The local authorities have approached the Local Loans Board on several occasions asking for relief from their burdens, but the Commissioners pointed out that they were unable to relieve the local authorities because of their own commitments. A great deal of this money was borrowed for 30, 40, 50 and 60 years. I think the original limit for any loan was 50 years, but a portion of the housing loans under the Wheatley Act extend as far as 60 years. The local authorities have borrowed this money at anything from 5 to 6½ per cent., and have to carry that high interest over the whole period of the loan, although interest rates are now, of course, down at 3 and sometimes 2½ per cent. It seems to me that, if these loans were embarked upon at the instance of the Government, there is a case for asking the Government to come to the assistance of the local authorities. At the present time they are caught between the scissors of declining prices and the high value of money. The cost of living has fallen in the years between the borrowing of this money and the present time, and the burden of the loans has very gravely increased.

That is true, of course, of rentier burdens as a whole, and is true of the whole £429,000,000 of Local Loans stock. But I am not pleading the case of the local authorities as a whole at the present time; I am pleading the case of the local authorities in the distressed areas in particular, because not only have they to bear this increased burden of dearer money, but they have to bear it on declining resources. In South Wales the rate poundages vary from 20s. to as much as 27s. 6d. in the pound; rates are 200 per cent. more than they were before the War; and there are some urban authorities with as many as 80 per cent. of their adult insurable population unemployed. I know that these facts are well known to the Chancellor of the Exchequer, but the trouble is that, although the resources out of which these local authorities have to meet their demands are declining, the burden is, not only relatively, but absolutely, increasing. If you merely had declining resources and the burden remained fixed, it would be had enough, but to have a burden which is increasing in weight owing to dearer money, and at the same time to have declining resources, is an absolutely intolerable situation. It is very largely as a consequence of this situation that the local authorities in the distressed areas find themselves utterly unable to embark upon any capital expenditure at the present time, with the result that their distress is aggravated.

Some local authorities can go into the open market and borrow at lower rates of interest than are charged by the Local Loans Board. In one case quite recently a local authority raised a large sum of money in the open market at less than 3½ per cent. I am not claiming that the rate of interest charged by the Local Loans Board now is too high; the Board in September, 1934, charged a minimum, I think, of 3½ per cent. for local loans, and in October this was further reduced to 3¾ per cent., so that the Local Loans Board is now, with regard to current loans, obviously doing its duty. It is raising money at 3 per cent. and lending it at 3¼ 3½ or 3¾ per cent., and I have no complaint at all to make against it. My case is not an indictment of the Local Loans Board at all.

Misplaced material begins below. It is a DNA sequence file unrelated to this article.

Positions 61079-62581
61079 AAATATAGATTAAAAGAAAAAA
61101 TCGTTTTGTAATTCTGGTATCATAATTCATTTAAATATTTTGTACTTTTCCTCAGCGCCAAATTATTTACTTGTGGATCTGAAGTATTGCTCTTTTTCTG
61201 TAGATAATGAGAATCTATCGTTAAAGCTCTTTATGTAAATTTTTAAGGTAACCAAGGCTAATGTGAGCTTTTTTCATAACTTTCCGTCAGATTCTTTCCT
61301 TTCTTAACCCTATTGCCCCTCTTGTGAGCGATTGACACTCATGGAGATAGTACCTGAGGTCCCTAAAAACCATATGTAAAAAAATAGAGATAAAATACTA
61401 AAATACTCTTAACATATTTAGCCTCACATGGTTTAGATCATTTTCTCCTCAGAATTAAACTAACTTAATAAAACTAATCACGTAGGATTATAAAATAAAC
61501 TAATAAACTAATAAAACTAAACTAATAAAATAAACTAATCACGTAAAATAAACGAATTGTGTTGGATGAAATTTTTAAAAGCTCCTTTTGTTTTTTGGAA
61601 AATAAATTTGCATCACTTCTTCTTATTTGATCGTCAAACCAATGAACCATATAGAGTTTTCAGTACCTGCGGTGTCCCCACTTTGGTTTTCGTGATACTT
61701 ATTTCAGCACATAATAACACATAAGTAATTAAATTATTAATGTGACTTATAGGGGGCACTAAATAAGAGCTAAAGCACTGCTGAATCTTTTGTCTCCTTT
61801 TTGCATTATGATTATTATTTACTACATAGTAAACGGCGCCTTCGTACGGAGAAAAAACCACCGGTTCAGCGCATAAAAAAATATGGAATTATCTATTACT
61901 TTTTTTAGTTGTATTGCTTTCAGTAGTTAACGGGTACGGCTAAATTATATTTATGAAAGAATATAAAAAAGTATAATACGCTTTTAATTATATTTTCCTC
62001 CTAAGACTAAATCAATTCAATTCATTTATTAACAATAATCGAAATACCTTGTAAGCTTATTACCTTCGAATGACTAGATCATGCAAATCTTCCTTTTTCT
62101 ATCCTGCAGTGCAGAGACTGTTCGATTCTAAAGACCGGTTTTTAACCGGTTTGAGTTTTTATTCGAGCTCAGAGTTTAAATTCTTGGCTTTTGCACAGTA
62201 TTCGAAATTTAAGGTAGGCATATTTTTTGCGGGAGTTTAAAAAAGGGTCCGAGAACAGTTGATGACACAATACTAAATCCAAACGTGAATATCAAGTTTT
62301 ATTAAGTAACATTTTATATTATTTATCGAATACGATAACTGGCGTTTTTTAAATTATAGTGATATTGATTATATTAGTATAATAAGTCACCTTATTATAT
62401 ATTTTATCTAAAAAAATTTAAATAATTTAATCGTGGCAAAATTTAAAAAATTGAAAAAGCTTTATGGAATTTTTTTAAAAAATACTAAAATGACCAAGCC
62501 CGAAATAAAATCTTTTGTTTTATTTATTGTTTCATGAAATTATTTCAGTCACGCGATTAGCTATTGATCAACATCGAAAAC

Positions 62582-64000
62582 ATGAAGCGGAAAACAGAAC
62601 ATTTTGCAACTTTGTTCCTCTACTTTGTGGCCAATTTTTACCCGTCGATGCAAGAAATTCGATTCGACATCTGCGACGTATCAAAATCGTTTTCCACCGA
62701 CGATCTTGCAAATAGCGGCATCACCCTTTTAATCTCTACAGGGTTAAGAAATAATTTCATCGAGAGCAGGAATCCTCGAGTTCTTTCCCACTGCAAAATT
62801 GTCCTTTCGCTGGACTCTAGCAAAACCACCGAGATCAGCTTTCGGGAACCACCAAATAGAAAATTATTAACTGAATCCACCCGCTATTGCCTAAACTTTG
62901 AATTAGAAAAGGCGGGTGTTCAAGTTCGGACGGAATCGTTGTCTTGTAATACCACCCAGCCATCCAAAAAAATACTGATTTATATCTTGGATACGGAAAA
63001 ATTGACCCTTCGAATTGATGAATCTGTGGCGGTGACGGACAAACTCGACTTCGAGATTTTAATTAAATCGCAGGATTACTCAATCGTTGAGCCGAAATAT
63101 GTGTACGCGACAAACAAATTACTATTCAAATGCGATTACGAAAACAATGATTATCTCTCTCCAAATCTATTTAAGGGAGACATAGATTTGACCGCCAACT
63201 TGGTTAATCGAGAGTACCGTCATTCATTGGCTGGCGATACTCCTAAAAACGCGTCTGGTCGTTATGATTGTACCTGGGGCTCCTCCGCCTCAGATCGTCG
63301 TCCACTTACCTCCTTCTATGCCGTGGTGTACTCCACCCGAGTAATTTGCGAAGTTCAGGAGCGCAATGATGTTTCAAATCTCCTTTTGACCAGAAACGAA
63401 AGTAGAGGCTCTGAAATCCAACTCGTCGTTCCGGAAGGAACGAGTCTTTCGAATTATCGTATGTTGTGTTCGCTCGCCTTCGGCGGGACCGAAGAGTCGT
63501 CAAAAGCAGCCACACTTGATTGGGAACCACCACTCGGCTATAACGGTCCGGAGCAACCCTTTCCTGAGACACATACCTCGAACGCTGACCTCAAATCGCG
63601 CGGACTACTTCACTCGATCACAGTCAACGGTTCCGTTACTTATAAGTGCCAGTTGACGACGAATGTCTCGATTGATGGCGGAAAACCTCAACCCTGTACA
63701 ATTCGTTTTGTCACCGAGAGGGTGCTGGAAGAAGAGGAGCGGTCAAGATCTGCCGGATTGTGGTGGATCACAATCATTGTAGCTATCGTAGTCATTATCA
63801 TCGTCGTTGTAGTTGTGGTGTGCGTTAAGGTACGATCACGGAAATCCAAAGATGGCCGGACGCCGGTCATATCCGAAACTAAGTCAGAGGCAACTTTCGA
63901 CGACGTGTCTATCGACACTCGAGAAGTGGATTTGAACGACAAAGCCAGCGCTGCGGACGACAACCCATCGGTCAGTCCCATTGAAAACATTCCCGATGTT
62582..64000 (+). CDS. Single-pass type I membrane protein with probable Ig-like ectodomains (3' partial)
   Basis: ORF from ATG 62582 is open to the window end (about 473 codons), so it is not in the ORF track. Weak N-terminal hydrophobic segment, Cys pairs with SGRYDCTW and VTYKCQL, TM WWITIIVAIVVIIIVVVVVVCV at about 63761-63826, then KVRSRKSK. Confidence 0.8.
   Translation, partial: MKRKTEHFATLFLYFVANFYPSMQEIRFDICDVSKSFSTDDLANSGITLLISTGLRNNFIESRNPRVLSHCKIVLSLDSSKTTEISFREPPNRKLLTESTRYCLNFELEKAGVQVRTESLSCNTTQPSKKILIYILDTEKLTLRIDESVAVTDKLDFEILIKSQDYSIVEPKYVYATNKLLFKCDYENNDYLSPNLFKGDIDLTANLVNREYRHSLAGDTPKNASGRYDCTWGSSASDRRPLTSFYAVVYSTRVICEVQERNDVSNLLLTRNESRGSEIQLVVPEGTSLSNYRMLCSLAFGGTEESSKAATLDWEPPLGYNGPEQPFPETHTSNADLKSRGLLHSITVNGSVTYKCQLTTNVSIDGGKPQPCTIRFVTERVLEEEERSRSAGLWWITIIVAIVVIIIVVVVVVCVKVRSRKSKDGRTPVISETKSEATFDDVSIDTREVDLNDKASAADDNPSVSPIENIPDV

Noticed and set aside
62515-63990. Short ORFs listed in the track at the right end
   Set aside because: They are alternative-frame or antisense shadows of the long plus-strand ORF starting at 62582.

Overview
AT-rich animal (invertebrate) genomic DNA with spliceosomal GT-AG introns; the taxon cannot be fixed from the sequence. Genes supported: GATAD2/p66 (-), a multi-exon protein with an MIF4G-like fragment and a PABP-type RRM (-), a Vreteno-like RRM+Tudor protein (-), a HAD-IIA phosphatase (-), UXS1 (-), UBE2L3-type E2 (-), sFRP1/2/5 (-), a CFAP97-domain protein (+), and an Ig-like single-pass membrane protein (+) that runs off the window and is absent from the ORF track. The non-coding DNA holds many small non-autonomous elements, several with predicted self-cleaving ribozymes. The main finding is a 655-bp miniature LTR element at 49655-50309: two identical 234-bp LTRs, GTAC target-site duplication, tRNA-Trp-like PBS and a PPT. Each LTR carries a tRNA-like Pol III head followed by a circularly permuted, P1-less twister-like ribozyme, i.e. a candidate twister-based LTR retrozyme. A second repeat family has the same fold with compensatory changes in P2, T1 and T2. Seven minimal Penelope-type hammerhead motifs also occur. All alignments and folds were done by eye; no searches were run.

My case is a plea that, if the Chancellor of the Exchequer can possibly do so, he should bring forward the relief which, I think, he intends to grant under paragraph (4) of this Resolution. The local authorities in the distressed areas to-day are unable to borrow at these cheaper rates because they cannot borrow large sums of money at the present time, but can the House seriously contemplate that practically one-third of the area of this country shall go on for another 40 or 50 years paying anything from 5 to 6½ per cent. for this money? It is an intolerable situation. If the House insists that that should be done, I am afraid that very serious consequences will follow. There have already been rumblings in many quarters that the local authorities will be compelled to resort to some form of repudiation. I am not suggesting that at all as a threat, but the situation is becoming desperate. I know very well that the Chancellor of the Exchequer can say that local authorities cannot repudiate their debt to the Local Loans Board, because the Government have always the whip hand of the local authorities in respect of grants-in-aid, and can always take that money and meet the local authorities' action in that way. But I suggest to the right hon. Gentleman and to the House that there is surely something wrong with the distribution of the burden of local indebtedness which calls upon these areas, suffering so acutely from causes over which they have no control, to pay these excessively high rates of interest all the time.